Zandvoort, 2018

Zandvoort – circuit information

Zandvoort, the seaside circuit west of Amsterdam, opened in 1948 and held its first round of the world championship four years later. The original course winding its way through the sand dunes featured several challenging corners, including the fast Bos Uit right-handed which brought cars onto the start/finish straight.

The death of Piers Courage during the 1970 race, one of a series of fatal crashes in F1 at the time, focused attention on safety standards at the circuit. The track was lined with guardrails at considerable cost, but not all of them were secured correctly, and when Roger Williamson hit one during the 1973 race it gave way and flipped his car over. Williamson burned to death in his upturned car while a distraught David Purley fought in vain to extinguish the blaze, the horrifying scene captured on live television.

After further safety improvements, the track remained on the calendar for a decade, but lost its race after the 1985 race, which saw three-times world champion Niki Lauda score his final grand prix victory.

After F1 left the track was extensively remodelled. The southern portion of the circuit was cut and a tighter new infield section constructed. However its distinctive opening corner, Tarzan, and the spectacular Scheivlak right-hander were retained. The revised track opened in 2001.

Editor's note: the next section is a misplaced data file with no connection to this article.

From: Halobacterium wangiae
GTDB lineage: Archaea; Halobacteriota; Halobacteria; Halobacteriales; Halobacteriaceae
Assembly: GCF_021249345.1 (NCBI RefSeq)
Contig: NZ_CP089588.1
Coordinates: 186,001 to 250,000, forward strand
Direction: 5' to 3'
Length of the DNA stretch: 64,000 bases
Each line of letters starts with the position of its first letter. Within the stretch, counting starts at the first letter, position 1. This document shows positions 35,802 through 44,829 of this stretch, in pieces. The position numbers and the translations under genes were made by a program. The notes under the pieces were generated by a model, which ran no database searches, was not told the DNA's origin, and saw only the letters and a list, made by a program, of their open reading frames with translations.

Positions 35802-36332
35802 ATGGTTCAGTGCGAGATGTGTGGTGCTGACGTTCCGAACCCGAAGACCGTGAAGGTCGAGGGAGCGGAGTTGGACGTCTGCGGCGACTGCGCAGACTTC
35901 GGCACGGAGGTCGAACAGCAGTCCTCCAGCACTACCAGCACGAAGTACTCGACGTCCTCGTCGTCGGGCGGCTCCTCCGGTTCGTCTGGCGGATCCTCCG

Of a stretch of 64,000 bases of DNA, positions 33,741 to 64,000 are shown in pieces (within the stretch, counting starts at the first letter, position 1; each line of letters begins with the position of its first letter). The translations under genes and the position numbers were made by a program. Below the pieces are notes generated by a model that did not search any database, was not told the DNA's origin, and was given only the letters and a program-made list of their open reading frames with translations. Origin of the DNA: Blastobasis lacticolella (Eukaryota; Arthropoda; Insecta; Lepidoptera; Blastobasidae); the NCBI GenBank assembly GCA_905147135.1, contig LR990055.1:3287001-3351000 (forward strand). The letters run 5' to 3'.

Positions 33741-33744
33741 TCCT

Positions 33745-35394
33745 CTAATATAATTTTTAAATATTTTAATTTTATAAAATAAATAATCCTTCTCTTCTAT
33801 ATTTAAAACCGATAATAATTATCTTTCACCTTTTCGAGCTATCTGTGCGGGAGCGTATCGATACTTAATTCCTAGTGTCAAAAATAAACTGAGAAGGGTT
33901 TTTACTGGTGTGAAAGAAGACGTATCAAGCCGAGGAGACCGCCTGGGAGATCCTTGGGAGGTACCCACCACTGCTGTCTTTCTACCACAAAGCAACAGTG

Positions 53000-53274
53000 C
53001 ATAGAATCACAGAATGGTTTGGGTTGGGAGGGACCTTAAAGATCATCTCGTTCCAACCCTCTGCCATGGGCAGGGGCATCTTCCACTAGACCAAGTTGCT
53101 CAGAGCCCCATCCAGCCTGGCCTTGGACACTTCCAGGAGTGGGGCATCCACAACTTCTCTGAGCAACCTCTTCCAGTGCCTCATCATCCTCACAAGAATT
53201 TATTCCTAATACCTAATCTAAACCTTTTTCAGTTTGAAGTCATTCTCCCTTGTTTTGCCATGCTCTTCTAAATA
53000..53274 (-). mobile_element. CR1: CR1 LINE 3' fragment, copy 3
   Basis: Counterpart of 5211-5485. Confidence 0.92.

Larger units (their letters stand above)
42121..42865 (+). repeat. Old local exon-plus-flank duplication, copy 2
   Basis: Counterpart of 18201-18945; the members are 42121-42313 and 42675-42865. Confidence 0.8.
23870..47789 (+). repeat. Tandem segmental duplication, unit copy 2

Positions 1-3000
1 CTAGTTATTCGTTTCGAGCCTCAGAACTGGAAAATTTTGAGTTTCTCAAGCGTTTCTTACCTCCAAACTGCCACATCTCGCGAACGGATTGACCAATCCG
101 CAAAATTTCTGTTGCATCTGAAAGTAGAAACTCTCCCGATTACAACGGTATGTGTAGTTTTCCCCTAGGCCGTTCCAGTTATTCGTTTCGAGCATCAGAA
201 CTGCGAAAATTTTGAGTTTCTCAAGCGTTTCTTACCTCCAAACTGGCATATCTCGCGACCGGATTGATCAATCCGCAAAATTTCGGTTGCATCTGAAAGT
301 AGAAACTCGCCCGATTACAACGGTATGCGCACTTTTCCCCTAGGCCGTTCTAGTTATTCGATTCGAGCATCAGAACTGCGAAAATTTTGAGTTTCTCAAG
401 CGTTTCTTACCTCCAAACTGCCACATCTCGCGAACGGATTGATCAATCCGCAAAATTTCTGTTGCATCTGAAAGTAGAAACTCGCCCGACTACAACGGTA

The short-lived A1 Grand Prix championship opened three of its four seasons at the Zandvoort between 2006 and 2008. The track also hosted the DTM and Formula 3 series, including the prestigious Masters of F3, a stand-alone event which ran until 2016 and was won by the likes of Lewis Hamilton, Nico Hulkenberg and Valtteri Bottas.

However it wasn’t until the arrival of another F3 Masters winner – Max Verstappen – in Formula 1 that the possibility of Zandvoort returning to the world championship calendar was seriously raised. This finally came about in 2019, when a deal was agreed to revive the Dutch Grand Prix at Zandvoort in 2020. That was called off due to the Covid-19 pandemic, and F1’s return finally came the following year.

Zandvoort track data

Lap data
Lap length 4.259km (2.646 miles)
Race laps 72
Race distance 306.648km (190.542 miles)
Pole position Left-hand side of the track
Maximum speed 309kph (192.004 mph)
Distance from grid to turn one 215m
Tyre compounds C1, C2, C3

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Zandvoort circuit pictures